MoonSked and Ubuntu 18.04LTS

Recently I was indoctrinated into the world of 6m EME when a few club members and I decided to give it a try on something of a whim. With a bit of encouragement from Lance W7GJ we raided and cherry picked our way through a few fellow club members shacks and sheds and pieced together a “small” portable 6m EME station. You can read about the activation on our club website once it’s published (click). The picture below speaks volumes;

The moon at moon set (4am) with our 6m EME station – photo by Scott VK5TST

While looking at various Apps and trying to work out how this EME thing works, I discovered MoonSked written by David GM4JJJ.

At first glance it appeared to be a cross platform application that would help me plan and understand how this EME thing works without wasting too many late nights outside. What I liked most is I could run it on both Windows or Linux. My main computer in the shack still runs Windows (for reasons), however for laptop(s) and servers I prefer various flavours of Linux. So the installation of MoonSked on my main shack computer was straight forward, however things rapidly fell apart when I tried the same on my Laptop that runs Ubuntu 18.04LTS. I downloaded the zip file, placed it in my home directory and then tried to run it, sigh it didn’t work.

After a quick check of the website I noticed the last version of Ubuntu that MoonSked was built to run on was 9.10 (karmic koala) which went end of life years ago (2013). Being a binary distribution means recompiling and linking this against 64-bit libraries was not an option, sigh; we had to do this the old fashioned hard way.

So having grown up using Linux for more years than I’d care to admit I had a fair idea that this would be the classic “shared library dependency problem”. I wasn’t to be disappointed and even learnt a little about how the new linux multiarch (well new to me) system worked.

So the crux of the problem was MoonSked was compiled against 32-bit binary libraries and my Ubuntu 18.04LTS distro is entirely 64-bit. It is little wonder that MoonSked couldn’t run. So the place to start with any dependency problem is the infamous ‘ldd utility’. Let’s poke inside MoonSked and see what libraries are under the hood;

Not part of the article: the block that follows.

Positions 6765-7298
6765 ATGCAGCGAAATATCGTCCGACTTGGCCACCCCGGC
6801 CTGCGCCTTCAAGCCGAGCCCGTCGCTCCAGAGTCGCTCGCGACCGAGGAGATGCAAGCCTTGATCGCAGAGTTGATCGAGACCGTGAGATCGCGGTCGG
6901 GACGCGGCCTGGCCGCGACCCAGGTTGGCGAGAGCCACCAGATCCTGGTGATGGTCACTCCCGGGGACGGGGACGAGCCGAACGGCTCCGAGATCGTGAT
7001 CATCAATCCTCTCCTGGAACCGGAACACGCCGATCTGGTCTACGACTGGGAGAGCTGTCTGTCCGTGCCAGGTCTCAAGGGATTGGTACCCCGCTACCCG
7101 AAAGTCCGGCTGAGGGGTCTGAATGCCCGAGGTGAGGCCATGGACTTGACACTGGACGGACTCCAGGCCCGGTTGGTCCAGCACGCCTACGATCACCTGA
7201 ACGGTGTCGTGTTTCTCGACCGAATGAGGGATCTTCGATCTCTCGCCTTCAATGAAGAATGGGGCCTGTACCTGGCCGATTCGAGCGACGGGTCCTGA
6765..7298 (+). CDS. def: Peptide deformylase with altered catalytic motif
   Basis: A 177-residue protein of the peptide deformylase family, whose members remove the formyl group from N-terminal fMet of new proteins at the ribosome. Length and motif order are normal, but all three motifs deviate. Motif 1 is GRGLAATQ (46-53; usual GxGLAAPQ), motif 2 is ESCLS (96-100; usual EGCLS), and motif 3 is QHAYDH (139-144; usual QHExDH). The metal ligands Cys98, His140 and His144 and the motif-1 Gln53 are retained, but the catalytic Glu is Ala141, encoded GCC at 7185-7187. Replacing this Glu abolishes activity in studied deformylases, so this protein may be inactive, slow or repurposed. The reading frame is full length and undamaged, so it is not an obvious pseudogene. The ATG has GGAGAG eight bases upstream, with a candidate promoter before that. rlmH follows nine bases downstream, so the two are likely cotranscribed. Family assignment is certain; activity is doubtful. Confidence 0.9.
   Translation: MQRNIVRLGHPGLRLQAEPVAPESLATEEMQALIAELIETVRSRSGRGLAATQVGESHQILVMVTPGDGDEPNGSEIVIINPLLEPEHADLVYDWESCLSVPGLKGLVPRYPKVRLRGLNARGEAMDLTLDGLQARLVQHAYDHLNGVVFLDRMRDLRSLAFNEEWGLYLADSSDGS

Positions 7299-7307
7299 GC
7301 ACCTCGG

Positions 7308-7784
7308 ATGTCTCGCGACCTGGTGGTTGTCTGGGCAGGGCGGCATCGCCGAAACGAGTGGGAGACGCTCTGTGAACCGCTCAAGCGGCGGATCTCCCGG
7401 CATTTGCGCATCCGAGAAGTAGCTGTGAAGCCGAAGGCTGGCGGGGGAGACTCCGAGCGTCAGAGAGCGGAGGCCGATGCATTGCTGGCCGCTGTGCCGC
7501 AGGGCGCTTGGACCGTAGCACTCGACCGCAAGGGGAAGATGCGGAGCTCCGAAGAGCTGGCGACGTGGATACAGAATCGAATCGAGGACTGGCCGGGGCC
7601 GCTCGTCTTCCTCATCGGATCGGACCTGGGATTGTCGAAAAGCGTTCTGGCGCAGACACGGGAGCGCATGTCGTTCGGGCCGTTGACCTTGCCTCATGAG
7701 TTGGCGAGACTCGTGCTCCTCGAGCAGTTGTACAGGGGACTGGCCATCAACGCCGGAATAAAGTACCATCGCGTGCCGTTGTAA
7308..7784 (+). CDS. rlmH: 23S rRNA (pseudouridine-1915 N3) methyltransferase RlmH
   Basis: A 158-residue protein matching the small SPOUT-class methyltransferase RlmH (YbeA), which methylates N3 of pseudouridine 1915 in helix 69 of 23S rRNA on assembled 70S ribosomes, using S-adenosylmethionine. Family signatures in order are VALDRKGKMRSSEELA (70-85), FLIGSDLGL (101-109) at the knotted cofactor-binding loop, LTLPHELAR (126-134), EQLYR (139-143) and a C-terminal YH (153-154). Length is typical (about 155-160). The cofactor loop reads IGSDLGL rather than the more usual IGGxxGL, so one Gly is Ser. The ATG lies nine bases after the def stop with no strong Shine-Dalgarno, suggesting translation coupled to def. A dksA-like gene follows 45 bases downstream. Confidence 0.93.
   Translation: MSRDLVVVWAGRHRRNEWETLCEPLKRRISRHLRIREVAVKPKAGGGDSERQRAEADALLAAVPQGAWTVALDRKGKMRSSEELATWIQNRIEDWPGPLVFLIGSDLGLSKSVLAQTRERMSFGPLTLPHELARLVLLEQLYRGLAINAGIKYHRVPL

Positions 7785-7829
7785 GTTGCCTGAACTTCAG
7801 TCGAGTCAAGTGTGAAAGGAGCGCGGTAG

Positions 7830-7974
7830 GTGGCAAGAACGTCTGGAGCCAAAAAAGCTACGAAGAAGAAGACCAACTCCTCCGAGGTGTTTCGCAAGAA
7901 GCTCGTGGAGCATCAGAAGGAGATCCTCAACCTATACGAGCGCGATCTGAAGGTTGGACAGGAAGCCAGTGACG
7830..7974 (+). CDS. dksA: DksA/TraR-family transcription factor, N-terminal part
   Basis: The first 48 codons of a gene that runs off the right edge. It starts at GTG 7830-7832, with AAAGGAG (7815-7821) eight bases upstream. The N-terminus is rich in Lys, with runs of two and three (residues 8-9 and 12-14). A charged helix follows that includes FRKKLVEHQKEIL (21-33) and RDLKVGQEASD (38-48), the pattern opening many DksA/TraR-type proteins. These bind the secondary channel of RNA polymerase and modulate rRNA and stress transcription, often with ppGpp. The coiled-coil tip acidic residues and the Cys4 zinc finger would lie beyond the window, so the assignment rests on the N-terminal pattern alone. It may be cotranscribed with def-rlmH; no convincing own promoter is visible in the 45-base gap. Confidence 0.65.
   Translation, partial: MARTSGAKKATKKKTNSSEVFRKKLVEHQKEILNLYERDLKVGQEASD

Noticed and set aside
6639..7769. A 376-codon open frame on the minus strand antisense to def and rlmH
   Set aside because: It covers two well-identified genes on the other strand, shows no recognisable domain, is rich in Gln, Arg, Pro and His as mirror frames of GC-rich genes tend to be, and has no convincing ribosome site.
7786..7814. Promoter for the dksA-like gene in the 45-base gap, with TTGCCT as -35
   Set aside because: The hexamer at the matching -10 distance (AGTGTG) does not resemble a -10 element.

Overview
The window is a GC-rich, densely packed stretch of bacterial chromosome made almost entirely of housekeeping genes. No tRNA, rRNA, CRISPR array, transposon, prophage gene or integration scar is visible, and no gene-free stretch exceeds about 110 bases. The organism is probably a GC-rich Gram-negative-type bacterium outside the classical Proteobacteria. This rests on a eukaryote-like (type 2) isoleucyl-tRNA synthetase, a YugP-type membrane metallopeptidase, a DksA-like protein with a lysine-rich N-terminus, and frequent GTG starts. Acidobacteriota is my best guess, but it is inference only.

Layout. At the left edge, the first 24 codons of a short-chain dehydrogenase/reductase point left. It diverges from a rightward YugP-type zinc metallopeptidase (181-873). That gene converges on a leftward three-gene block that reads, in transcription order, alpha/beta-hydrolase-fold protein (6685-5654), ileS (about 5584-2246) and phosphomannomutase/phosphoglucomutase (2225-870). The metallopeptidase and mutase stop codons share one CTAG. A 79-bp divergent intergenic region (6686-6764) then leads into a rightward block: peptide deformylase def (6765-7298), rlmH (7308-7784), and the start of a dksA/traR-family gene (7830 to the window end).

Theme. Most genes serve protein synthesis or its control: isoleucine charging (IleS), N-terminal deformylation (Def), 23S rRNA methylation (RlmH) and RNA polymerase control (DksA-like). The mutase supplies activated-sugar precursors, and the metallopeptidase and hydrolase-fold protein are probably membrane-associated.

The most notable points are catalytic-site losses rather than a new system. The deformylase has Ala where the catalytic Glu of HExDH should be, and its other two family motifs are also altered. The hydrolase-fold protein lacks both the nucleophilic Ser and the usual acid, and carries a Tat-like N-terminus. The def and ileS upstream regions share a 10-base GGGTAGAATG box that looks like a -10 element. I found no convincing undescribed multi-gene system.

legend@HP-ShackBook:~/MoonSked$ ldd MoonSked (0xf7f48000) => not found => not found => not found => not found => not found => not found => not found => not found => not found => not found => /lib32/ (0xf7f07000) => /lib32/ (0xf7f02000) => not found => not found => not found => /usr/lib32/ (0xf7d7c000) => /lib32/ (0xf7cb1000) => /usr/lib32/ (0xf7c93000) => /lib32/ (0xf7aba000)
/lib/ (0xf7f4a000) => not found

Ok so there are a few libraries missing and thankfully I can see some of the lib32 libraries are being found. What is not immediately apparent is that 32-bit libraries can be installed separately and sit alongside the very same 64-bit libraries. The multiarch features of the latest linux kernel and GNU tools is what confuses MoonSked trying to find it’s libraries. So to get MoonSked we need to solve the shared library dependencies separately. So watch the following carefully.

We start by double checking that we are in fact running a full 64-bit system;

legend@HP-ShackBook:~/MoonSked$ uname -m
legend@HP-ShackBook:~/MoonSked$ dpkg --print-architecture

Excellent the kernel is 64-bit and we are using the 64-bit package repository that should be linked against 64-bit libraries. Now we check the following;

expert@HP-ShackBook:~/MoonSked$ dpkg --print-foreign-architectures

Ah Ha ! This is excellent as it means that we can install the 32-bit libraries with the dpkg/apt tools without having to configure dpkg. If you find that i386 isn’t defined as a foreign architecture you’ll need to use dpkg to enable it. There are plenty of websites on the net that can assist here (YMMV), Ubuntu 18.04LTS comes pre-configured for 32-bit and 64-bit multiarch out of the box.

So now we can simply use apt-get to install the dependencies. I simply use a process of elimination to work out what is missing. First I’d use apt-cache and the name of the shared lib to search for library names or resort to the internet, then I’d use apt-get to install it and then re-run ldd again to see the result. The following line works well when the output from ‘ldd’ gets more than a page or two;

$ ldd MoonSked | grep "not found"

This will basically print out any library dependency that was not found to the display. Slowly but surely you work your way through to the end of your list, making notes as you go for your blog (*grin*). Rather than document all of the above steps I’ll just give you the short list;

sudo apt-get install libc6:i386 libpango-1.0:i386 libcairo2:i386 libpangocairo-1.0:i386 libgtk2.0-0:i386 libcanberra-gtk-module:i386 libatk-adaptor:i386 gtk2-engines-murrine:i386 libdlm3:i386

Now the observant will notice at the end of each package is a colon and i386. This tells apt/dpkg to install the 32-bit library and not the default 64-bit package. Depending on what apps you have on your linux machine already some of these packages may already be installed and up to date. If you do find this is the case then simply drop the name off the list above and keep trying.

As I wrote at the very beginning of this post, these are the steps that worked for me on my Ubuntu 18.04LTS installation. I’m hoping that the process used to seek and destroy the missing dependencies makes sense it’s certainly not the only way to do it, works for me YMMV.

At least now I can fire up MoonSked on Ubuntu 18.04LTS and continue my 6m EME experiments. Thanks again to David GM4JJJ for writing MoonSked !

HP Cellular Modem for HP 5320m